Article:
"I'll speak to him," said Adela, as pale as a young priestess.
"Don't cry out till you're hurt; wait till he speaks to you."
"He won't, he won't!" the girl declared. "He'll do it without telling us."
Her brother had faced round to her again; he started a little at this, and again, at one of the candles, lighted his cigarette, which had gone out. She looked at him a moment; then he said something that surprised her.
"Is Mrs. Churchley very rich?"
"I haven't the least idea. What has that to do with it?"
Godfrey puffed his cigarette. "Does she live as if she were?"
"She has got a lot of showy things."
"Well, we must keep our eyes open," said Godfrey. "And now you must let me get on." He kissed his sister, as if to make up for dismissing her, or for his failure to take fire; and she held him a moment, burying her head on his shoulder. A wave of emotion surged through her; she broke out with a wail:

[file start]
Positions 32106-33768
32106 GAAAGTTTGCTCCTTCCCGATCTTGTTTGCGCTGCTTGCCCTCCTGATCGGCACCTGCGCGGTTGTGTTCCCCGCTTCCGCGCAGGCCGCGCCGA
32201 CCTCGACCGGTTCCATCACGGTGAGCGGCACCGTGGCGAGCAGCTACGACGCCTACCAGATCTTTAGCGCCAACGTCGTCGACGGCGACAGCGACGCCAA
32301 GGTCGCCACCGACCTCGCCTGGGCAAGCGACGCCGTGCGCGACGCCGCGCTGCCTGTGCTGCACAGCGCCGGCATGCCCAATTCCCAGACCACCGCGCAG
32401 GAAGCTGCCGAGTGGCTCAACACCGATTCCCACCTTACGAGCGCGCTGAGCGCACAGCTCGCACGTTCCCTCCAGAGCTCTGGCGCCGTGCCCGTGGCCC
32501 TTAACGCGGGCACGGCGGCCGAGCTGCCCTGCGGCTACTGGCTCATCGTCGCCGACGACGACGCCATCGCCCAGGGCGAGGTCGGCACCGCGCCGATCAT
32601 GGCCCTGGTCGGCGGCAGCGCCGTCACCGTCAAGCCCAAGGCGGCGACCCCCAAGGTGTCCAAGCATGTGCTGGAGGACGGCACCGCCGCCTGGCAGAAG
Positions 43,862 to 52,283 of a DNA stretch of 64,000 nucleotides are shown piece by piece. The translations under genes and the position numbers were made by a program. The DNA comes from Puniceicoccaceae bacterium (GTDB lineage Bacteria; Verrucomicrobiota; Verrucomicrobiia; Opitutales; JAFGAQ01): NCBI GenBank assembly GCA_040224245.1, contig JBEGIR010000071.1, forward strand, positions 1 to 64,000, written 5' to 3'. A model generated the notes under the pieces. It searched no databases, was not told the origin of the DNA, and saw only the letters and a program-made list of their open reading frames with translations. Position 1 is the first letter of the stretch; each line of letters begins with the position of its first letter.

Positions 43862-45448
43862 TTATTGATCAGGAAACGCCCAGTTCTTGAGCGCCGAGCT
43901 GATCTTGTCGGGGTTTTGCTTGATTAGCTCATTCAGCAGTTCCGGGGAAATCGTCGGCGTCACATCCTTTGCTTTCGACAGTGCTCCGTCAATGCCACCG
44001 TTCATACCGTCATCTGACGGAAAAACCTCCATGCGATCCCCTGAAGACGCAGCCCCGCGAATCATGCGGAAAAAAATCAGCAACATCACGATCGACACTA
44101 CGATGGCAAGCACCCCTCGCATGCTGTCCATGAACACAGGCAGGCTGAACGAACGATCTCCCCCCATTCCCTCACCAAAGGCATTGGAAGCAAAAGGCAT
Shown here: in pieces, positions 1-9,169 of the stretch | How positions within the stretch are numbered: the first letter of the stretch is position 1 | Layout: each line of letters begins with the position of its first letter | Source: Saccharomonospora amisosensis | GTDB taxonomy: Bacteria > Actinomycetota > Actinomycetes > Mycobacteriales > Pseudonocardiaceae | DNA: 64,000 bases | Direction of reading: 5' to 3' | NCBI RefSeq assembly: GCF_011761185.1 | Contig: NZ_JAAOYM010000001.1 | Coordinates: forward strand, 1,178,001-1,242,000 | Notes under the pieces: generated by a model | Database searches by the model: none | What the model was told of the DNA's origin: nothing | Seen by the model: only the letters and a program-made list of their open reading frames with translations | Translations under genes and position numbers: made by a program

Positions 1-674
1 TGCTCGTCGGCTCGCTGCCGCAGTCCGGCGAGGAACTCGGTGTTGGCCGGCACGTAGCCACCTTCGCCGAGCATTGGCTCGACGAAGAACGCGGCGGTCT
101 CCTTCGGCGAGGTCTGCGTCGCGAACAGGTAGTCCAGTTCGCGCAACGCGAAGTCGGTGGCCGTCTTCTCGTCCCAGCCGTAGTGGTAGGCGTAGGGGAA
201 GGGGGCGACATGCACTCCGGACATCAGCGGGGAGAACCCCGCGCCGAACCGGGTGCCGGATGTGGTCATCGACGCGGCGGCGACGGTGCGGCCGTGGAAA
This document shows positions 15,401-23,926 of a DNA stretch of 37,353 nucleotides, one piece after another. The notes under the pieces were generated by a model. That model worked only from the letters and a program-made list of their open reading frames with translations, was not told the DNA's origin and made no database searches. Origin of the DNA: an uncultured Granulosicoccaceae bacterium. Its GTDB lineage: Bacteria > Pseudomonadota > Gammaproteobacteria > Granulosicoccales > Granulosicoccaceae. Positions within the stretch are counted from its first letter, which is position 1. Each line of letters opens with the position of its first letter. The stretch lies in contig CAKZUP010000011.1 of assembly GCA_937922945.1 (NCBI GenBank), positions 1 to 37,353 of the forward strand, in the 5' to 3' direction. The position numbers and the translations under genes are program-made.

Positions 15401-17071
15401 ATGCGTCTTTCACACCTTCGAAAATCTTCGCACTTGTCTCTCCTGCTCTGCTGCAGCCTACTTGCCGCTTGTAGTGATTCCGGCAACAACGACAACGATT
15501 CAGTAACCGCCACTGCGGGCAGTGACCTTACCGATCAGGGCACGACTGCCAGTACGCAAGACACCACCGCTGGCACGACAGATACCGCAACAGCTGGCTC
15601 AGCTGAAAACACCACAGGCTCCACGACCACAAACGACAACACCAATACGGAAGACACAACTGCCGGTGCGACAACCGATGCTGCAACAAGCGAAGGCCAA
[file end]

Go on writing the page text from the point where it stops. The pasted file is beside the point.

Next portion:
"Ah, why did she leave us? Why did she leave us?"
"Yes, why indeed?" the young man sighed, disengaging himself with a movement of oppression.
Adela was so far right as that by the end of the week, though she remained certain, her father had not made the announcement she dreaded. What made her certain was the sense of her changed relations with him—of there being between them something unexpressed, something of which she was as conscious as she would have